Perennially searching for a headline, the Castro regime mounted a press conference last week at the World Health Organization (WHO), to announce it was sending a team of health specialists to fight the Ebola virus in West Africa.
Cuba's Minister of Public Health, Roberto Morales Ojeda, was recently named president of the WHO's World Heath Assembly -- hence becoming a convenient propaganda platform for the Castro regime.
Consequently, the weekend's headlines exaggerated, "Cuba sending hundreds of doctors to fight Ebola."
What the Castro regime is actually sending (in its own words) is, "100 nurses, 50 doctors, 3 epidemiologists, 3 intensive care specialists, 3 infection control specialist nurses and 5 social mobilization officers."
(The latter being the secret police officials tasked with keeping tabs on the health specialists, holding their passports and preventing defections. And yes, Cubans have defected in some of the most inhospitable places in the world. Moreover, if Cubans are desperate enough to face the perils of sharks in the Florida Straits, they will face the perils of Ebola, if an opportunity to escape arises.)
Why haven't any of the media outlets or propagandists praising the Castro's regime "medical diplomacy" asked any of these Cuban health specialists what they think?
Because they can't. These health specialist are "captive labor" of Castro's regime -- they have no voice, choice or opinion.
Where's the praise for the hundreds -- if not thousands -- of American doctors who have volunteered with NGOs such as Doctors Without Borders, Samaritans Purse, CARE International, SIM USA, et al?
Have we already forgotten about the American doctors who contracted Ebola and nearly died helping fight the deadly virus in West Africa?
These American doctors volunteer their time, and sacrifice their own resources and comfortable lifestyles to help those in need. They are not compelled by a dictatorship for profit or propaganda.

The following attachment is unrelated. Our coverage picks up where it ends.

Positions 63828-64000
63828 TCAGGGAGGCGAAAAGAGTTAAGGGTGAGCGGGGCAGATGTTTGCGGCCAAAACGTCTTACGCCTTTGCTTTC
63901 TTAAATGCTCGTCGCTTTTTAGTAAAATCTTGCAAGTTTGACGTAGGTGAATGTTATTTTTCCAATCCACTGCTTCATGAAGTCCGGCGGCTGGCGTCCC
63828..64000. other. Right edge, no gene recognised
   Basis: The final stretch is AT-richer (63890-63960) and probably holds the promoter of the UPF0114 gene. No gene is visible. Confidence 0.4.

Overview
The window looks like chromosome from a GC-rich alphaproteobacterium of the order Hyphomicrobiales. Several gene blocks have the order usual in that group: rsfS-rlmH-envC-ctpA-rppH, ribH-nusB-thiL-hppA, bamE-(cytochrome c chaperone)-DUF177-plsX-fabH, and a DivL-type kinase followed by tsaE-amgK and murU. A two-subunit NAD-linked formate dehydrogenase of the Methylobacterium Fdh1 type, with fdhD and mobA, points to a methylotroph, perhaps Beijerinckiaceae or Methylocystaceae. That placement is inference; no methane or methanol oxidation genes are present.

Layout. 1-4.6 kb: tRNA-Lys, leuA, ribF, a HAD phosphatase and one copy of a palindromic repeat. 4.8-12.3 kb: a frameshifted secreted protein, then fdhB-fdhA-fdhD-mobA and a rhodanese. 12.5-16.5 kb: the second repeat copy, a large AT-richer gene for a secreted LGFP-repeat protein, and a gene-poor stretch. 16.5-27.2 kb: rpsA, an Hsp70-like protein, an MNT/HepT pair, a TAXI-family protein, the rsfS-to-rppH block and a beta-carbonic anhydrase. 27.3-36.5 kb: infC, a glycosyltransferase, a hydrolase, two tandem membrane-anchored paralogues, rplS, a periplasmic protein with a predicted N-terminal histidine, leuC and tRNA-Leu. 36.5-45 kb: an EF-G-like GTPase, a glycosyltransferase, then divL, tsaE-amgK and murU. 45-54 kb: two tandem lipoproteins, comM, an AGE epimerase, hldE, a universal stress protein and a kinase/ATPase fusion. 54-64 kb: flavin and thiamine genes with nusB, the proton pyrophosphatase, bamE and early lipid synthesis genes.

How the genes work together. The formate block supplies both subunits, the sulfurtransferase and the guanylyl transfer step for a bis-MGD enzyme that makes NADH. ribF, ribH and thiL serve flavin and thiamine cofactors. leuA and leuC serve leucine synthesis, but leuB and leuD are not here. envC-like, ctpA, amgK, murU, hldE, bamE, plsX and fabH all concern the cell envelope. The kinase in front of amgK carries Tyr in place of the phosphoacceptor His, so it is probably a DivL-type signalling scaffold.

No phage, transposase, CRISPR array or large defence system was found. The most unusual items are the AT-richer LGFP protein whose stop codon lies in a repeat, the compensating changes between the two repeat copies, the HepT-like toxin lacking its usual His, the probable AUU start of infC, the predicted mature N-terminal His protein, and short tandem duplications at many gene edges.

Where's the praise for the $250 million the United States has already committed in equipment, treatments and personnel to fight the Ebola virus in West Africa through its Centers for Disease Control (CDC) and U.S. Agency for International Development (USAID)?
Or the additional $500 million the Pentagon has asked Congress (for that's how democracies work) to set up field hospitals in the region, provide equipment, transportation and security for international health workers?
And where are the Cuban NGOs?
Oh, that's right, Cuba is a totalitarian dictatorship, where only governmental entities are permitted -- NGOs (non-governmental organizations) are prohibited.
Cubans are some of the most charitable people in the world. There's no doubt that if the Cuban people were free, and able to create and participate in NGOs, they'd be among the first to volunteer. We see it in the diaspora daily.
But praising the Castro regime for its brand of "Doctors Without Freedom", which it only dispatches for its own profit (to places like Venezuela, Brazil and Qatar) or propaganda (to West Africa), is irresponsible and insincere.
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